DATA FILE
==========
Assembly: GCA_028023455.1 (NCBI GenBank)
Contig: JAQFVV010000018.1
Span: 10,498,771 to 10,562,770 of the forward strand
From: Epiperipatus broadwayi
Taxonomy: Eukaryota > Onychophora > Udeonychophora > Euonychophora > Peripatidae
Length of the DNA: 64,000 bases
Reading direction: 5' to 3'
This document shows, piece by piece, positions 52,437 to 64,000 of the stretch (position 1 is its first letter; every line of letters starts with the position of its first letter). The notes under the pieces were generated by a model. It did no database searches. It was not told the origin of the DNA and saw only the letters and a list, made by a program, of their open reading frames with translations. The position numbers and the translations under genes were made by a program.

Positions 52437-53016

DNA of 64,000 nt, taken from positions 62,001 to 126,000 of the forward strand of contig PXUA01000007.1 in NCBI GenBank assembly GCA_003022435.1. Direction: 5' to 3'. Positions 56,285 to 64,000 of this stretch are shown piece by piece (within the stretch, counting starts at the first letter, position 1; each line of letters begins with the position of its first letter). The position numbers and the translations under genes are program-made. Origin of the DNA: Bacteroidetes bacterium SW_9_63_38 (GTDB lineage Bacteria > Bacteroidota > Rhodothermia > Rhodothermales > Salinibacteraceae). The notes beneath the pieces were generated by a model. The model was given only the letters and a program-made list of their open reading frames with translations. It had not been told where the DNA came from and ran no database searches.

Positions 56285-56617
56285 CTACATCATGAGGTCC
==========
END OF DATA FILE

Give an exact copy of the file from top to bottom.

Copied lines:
Assembly: GCA_028023455.1 (NCBI GenBank)
Contig: JAQFVV010000018.1
Span: 10,498,771 to 10,562,770 of the forward strand
From: Epiperipatus broadwayi
Taxonomy: Eukaryota > Onychophora > Udeonychophora > Euonychophora > Peripatidae
Length of the DNA: 64,000 bases
Reading direction: 5' to 3'
This document shows, piece by piece, positions 52,437 to 64,000 of the stretch (position 1 is its first letter; every line of letters starts with the position of its first letter). The notes under the pieces were generated by a model. It did no database searches. It was not told the origin of the DNA and saw only the letters and a list, made by a program, of their open reading frames with translations. The position numbers and the translations under genes were made by a program.

Positions 52437-53016

DNA of 64,000 nt, taken from positions 62,001 to 126,000 of the forward strand of contig PXUA01000007.1 in NCBI GenBank assembly GCA_003022435.1. Direction: 5' to 3'. Positions 56,285 to 64,000 of this stretch are shown piece by piece (within the stretch, counting starts at the first letter, position 1; each line of letters begins with the position of its first letter). The position numbers and the translations under genes are program-made. Origin of the DNA: Bacteroidetes bacterium SW_9_63_38 (GTDB lineage Bacteria > Bacteroidota > Rhodothermia > Rhodothermales > Salinibacteraceae). The notes beneath the pieces were generated by a model. The model was given only the letters and a program-made list of their open reading frames with translations. It had not been told where the DNA came from and ran no database searches.

Positions 56285-56617
56285 CTACATCATGAGGTCC